Electrolux undershot forecasts with flat quarterly earnings on Monday as new product launches cost more than expected, and said its outlook for higher full-year earnings had grown more uncertain.
Shares in the world's second biggest home appliances maker fell on the news, underperforming a bearish broader market with a 4.5 percent decline to 133.75 crowns by 0932 GMT.
Earnings before interest and tax (EBIT) rose to 1.15 billion Swedish crowns ($179 million), excluding non-recurring items, versus 1.14 billion a year ago and 11 analysts' average forecast of 1.23 billion.
The firm, whose brands include AEG, Zanussi and Frigidaire as well as its own name, said it still saw somewhat higher operating earnings for the full year, excluding one-off items, but added the forecast had grown more uncertain.
Electrolux pointed to the risk of a further decline in the U.S. appliance market, continued raw material cost increases and cost pressures in Europe. Electrolux spokesman Anders Edholm said the firm now saw full-year earnings coming in rather 1 percent higher than 10 percent higher.
I am flagging for a full-year forecast ... where we will be at the lower end of the range, Chief Executive Hans Straberg told Reuters, adding results in the final months of this year would be compared with a very strong year-ago quarter.
He said it would be very tough to outperform last year's fourth-quarter results when Electrolux's operating margin in Europe was nearly 10 percent. In the third quarter of 2007, the margin for its European consumer durables unit was 4.4 percent.
It's an okay report but it doesn't go all the way in terms of looking forward, SEB analyst Leif Pettersson said.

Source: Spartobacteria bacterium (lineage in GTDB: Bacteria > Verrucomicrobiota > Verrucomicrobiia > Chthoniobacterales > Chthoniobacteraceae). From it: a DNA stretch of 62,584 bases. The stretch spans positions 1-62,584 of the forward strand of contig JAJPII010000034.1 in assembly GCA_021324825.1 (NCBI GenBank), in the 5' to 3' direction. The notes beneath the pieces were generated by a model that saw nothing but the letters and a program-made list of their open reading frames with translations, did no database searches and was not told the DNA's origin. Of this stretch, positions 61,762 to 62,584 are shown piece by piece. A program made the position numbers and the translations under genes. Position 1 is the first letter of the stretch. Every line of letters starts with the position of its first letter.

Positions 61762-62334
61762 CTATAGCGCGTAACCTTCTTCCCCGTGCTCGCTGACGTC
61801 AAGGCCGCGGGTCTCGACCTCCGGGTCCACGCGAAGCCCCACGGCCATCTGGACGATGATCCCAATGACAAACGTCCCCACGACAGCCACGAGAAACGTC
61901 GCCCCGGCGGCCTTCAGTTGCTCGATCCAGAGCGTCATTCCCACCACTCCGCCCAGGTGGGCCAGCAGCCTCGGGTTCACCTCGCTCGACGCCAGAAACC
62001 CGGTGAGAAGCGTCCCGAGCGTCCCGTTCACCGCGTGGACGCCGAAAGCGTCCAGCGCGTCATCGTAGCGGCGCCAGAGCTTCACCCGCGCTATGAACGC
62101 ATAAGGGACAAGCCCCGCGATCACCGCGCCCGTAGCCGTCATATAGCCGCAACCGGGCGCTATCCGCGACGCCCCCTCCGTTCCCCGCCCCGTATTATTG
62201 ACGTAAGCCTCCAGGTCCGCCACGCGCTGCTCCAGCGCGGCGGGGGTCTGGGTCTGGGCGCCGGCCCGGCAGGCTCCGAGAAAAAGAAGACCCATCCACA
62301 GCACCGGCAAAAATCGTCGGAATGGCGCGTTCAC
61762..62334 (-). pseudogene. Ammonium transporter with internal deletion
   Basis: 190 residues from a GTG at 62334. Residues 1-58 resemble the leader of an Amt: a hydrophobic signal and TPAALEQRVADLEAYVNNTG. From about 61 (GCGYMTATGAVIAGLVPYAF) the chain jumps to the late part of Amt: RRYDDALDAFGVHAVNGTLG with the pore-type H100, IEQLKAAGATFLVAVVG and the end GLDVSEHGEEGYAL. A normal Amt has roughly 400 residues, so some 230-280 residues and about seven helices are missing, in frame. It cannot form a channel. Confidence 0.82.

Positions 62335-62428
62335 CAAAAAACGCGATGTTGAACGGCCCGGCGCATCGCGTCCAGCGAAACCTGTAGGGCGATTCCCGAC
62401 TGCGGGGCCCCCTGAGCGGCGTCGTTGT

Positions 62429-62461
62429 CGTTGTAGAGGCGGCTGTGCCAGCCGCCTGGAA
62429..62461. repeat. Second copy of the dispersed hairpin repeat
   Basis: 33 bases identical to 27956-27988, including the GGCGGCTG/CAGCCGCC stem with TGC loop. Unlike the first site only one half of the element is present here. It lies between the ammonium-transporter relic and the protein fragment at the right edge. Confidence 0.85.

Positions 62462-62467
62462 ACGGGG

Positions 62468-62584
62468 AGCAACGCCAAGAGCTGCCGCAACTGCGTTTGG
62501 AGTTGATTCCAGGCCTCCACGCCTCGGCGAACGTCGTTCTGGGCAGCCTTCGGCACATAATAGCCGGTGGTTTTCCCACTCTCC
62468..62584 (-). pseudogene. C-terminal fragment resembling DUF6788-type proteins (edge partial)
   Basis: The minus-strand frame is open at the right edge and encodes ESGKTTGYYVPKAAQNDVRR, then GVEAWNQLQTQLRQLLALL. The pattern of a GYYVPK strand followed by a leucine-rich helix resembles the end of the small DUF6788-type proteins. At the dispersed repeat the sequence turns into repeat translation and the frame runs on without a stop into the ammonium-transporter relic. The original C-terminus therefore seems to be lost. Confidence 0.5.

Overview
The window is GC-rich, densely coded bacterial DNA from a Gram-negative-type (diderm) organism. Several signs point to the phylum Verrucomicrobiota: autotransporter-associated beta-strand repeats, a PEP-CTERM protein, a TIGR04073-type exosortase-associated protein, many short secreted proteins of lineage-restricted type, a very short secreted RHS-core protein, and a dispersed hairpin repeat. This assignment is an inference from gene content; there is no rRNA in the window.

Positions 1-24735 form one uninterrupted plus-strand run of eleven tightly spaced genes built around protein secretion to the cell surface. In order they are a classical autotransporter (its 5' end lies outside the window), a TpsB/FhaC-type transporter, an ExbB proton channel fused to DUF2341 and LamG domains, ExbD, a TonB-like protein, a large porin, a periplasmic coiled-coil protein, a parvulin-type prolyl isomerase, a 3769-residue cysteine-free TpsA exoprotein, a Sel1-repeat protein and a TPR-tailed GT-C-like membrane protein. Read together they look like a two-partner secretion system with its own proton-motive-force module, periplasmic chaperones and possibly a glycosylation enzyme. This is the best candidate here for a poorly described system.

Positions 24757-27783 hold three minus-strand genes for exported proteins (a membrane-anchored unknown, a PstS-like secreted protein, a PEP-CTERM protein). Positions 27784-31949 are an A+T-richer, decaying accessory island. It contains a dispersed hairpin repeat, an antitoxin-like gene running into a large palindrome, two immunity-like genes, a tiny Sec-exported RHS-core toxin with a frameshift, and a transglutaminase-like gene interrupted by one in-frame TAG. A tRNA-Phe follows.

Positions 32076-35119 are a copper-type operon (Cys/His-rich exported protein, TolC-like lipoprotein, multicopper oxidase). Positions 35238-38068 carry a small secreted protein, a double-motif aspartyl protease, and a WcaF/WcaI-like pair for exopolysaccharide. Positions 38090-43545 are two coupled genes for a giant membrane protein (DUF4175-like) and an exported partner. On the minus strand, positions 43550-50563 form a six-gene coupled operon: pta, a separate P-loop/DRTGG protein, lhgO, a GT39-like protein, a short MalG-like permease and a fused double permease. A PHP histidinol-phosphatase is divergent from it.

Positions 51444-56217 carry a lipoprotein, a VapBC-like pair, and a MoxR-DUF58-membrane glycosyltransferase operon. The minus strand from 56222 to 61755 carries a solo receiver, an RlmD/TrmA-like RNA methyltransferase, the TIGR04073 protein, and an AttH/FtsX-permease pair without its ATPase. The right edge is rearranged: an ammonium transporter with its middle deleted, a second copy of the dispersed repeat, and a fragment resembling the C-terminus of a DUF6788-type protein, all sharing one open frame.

We're trading on the '08 numbers and it seems like the risk has increased quite substantially.
Ahead of the report, analysts had voiced concerns that Electrolux, surpassed by Whirlpool Corp last year as the world's biggest white goods maker, would see its U.S. business suffer from the fallout of a recent credit crunch and an extended slowdown in the U.S. housing market.
The firm said market conditions in the United States had deteriorated recently, but its consumer durables business still posted a rise in earnings to 386 million crowns from 333 million last year, despite a 7 percent year-on-year decline in sales.
In Europe, however, operating income dipped to 514 million crowns from 672 million a year-ago, hit by unexpectedly high costs for launching new products.
We are working intensively to solve the problems, but it will take time before we achieve the expected improvement, Straberg said in a statement.
The launch of new products during the quarter was Electrolux's biggest ever product renewal and marketing drive. That helped maintain average selling prices, but it meant the firm had to focus more on time than costs, Straberg said.
It is bad for confidence (in management) that Europe is weak since their entire case revolves around them improving margins on the back of new exciting products there, said an analyst who asked not to be identified.
While sales in the region rose to 11.62 billion crowns from 11.23 billion a year earlier, the firm said demand had softened in key markets such as Germany.
In Europe, a lot is happening right now, Danske Equities analyst Michael Andersson said. The market is folding, deliveries are delayed while raw material prices are rising and the question is, How long this will go on? (Additional reporting by Johannes Hellstrom, Jerker Hellstrom and Simon Johnson)